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Dean of Westminster defends inclusion of Muslim prayer in Abbey service

Dean of Westminster defends inclusion of Muslim prayer in Abbey service

By Ruth Gledhill
May 1,2015

The Dean of Westminster has defended the choice of a prayer in which the prophet Muhammad was described as 'The Chosen One' at the Abbey as "within orthodox Christian worship".

Dr John Hall told Christian Today it was appropriate to offer hospitality to other faith traditions but this did not in any sense "compromise the form and orthodox character of our belief and proclamation."

The Abbey, which is a Royal Peculiar under the personal jurisdiction of the Queen and outside the Church of England's diocesan structures, was criticised by conservative Christians after a Turkish prayer was included in the annual Anzac Day service.

The service, held every year since 1954 and almost every year since 1916, is done with the Australian High Commission and New Zealand High Commission and this year marked the centenary of the ANZAC landings, part of the invasion of the Gallipoli Peninsula in Turkey during the First World War. Most of the troops involved were from the Australian and New Zealand Army Corps.

Critics noted that God was thanked in the Abbey and referred to as Allah, and there was no problem with that because Allah is simply Arabic for The God. But the congregation also heard a prayer in Turkish which began "Bizleri yaratan" and included the phrase: "Muhamad Mustafa" which means "Muhammad The Chosen One".

King George V and Queen Mary attended the first Anzac Day service in 1916 and the Queen and Duke of Edinburgh attended this year's service.

In 1934 Kemal Atatürk, born Mustafa Kemal, wrote a tribute to the Anzacs killed at Gallipoli: "Those heroes that shed their blood and lost their lives ... You are now lying in the soil of a friendly country. Therefore rest in peace. There is no difference between the Johnnies and the Mehmets to us where they lie side by side here in this country of ours ... You, the mothers who sent their sons from faraway countries, wipe away your tears; your sons are now lying in our bosom and are in peace. After having lost their lives on this land they have become our sons as well."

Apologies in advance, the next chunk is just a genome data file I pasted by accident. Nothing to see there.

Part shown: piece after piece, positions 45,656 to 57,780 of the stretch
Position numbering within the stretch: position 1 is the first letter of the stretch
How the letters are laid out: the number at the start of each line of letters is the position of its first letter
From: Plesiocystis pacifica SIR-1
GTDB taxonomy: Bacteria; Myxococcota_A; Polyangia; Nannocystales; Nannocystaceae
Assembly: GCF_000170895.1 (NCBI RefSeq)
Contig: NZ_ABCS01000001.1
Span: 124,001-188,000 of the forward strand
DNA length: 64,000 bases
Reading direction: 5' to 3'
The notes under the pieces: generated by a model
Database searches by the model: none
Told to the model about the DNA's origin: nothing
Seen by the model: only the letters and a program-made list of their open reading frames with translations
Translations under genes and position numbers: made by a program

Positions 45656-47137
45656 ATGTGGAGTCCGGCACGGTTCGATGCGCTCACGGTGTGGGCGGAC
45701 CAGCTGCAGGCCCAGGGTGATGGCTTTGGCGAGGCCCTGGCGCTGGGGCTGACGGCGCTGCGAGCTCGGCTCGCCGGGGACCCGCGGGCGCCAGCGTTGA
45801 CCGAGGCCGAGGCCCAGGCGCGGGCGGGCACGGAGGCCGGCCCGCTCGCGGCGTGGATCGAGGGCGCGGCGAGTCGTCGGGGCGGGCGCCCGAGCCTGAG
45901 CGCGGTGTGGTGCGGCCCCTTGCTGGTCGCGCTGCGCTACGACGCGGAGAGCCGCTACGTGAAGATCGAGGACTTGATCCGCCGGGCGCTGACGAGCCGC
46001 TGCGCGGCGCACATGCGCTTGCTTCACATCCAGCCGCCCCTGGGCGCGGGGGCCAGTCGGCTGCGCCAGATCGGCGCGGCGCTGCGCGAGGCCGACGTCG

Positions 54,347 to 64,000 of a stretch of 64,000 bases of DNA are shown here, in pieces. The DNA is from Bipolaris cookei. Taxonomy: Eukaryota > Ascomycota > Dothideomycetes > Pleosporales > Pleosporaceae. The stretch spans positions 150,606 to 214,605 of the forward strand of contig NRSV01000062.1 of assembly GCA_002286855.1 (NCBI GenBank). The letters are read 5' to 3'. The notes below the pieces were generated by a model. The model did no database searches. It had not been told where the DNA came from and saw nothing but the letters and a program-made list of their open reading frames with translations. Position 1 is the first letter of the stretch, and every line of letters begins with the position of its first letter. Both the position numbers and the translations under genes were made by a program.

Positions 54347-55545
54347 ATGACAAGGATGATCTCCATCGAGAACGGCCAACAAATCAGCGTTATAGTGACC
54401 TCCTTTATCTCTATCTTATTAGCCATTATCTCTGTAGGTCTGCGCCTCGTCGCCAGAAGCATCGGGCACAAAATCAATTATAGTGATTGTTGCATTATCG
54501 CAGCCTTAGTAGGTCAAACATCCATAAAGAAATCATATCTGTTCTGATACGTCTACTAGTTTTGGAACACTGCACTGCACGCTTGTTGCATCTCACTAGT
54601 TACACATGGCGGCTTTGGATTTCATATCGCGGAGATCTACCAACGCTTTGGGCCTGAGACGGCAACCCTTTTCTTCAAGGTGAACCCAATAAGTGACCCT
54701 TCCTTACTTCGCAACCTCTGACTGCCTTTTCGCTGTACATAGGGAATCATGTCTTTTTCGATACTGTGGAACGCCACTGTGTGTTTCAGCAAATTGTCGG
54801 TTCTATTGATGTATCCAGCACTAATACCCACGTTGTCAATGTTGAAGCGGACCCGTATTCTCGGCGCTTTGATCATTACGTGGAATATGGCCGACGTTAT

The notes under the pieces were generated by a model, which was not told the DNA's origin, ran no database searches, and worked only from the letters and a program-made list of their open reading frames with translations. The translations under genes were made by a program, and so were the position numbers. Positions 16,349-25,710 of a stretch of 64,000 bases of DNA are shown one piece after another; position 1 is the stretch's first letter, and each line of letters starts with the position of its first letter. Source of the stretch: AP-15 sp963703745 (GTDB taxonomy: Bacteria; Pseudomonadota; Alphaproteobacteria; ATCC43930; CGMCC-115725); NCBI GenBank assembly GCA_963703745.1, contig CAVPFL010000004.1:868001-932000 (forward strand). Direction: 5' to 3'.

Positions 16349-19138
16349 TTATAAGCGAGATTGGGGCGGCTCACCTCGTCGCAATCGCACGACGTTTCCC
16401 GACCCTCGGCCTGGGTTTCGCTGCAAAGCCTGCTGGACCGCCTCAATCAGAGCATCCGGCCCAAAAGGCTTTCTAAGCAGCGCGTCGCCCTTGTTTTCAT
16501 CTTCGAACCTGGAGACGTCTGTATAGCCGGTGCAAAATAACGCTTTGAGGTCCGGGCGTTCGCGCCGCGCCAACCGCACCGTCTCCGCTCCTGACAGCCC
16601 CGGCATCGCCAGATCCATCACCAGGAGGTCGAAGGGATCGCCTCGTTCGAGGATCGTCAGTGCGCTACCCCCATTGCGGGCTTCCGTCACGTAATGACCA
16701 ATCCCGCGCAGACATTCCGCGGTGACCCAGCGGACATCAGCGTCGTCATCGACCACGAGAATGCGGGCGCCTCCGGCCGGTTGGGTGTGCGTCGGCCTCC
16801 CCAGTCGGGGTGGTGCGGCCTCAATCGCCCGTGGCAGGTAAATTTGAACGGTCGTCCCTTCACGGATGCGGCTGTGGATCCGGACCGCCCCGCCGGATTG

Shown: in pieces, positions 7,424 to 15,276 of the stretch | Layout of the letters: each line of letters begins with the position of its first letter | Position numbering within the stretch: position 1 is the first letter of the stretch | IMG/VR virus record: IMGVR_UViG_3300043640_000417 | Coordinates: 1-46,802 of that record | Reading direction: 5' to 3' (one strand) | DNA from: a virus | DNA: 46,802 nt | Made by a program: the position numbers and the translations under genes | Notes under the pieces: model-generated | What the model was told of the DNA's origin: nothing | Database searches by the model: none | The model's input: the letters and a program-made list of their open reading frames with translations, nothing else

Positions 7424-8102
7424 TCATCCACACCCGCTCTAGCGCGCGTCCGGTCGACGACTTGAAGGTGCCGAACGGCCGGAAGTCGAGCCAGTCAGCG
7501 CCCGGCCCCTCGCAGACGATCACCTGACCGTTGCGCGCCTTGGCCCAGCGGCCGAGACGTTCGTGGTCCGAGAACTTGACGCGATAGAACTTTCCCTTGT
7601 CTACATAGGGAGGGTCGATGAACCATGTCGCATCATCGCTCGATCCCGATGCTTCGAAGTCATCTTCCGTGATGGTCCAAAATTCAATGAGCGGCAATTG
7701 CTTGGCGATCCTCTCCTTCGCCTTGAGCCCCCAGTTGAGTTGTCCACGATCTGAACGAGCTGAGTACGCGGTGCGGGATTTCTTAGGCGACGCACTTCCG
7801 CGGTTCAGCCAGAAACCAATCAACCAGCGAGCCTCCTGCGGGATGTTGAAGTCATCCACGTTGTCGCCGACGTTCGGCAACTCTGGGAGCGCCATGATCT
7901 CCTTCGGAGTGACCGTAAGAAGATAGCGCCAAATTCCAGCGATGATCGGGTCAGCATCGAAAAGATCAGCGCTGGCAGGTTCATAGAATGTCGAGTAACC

Dr Hall said this had proven to be a great message of reconciliation. In recent years, many Australians and New Zealanders had visited Gallipoli. For many years, the Turkish Ambassador in the UK has attended the service and read Atatürk's message. The Turkish flag is also brought to the altar along with the UK, Australian and New Zealand flags. The two additional features added to the service this year were the playing of the Turkish national along with those of the other three countries, and the inclusion of a prayer from the Turkish tradition chosen by Turkish religious affairs personnel.

Dr Hall said: "For a long time we have been considering what is the role of Westminster Abbey. There is no question that Westminster Abbey is Church of England Christian. We have 28 services every week which are absolutely orthodox Anglican services attended by between 3,000 and 4,000 people. That is the heart of what we are. Faith at the heart of the nation is what we stand for."

But he continued: "I have become clear in my mind that we need to inhabit this space generously. The faith communities in our country need to get to know each other and work together. There are many signs that this is happening in a positive way. There are particular occasions in a year when we invite not only other denominations to participate in services but other faith communities to be present as well and occasionally participate."

One such example is the Commonwealth Day observance in March, when prayers from other traditions are also said. Dr Hall said the Muslim prayer was used at the Anzac Day service within this context.

"This particular isolated prayer is within orthodox Christian worship behaviour, teaching and everything. It does not overturn in any way our belief that Christ is the Son of God, that he is the revelation of the Father, that no-one comes to the Father but by him. That is at the heart of what we are and what we believe. But we believe it is right to be welcoming and generous to other faiths."

He said he understands that some people do "take exception" to it.

"But what I want to say is that in our world, it is vitally important that Christians work with those of different faiths as well as of no faith."

He quoted the Queen's own speech at an interfaith gathering at Lambeth Palace, London, when she said: "The concept of our established Church is occasionally misunderstood and, I believe, commonly under-appreciated. Its role is not to defend Anglicanism to the exclusion of other religions. Instead, the Church has a duty to protect the free practice of all faiths in this country."

Dr Hall concluded: "The way we have begun to think about this is that on particular occasions, it is appropriate to offer hospitality to other faith traditions. But that does not in any sense compromise the form and orthodox character of our belief and proclamation."


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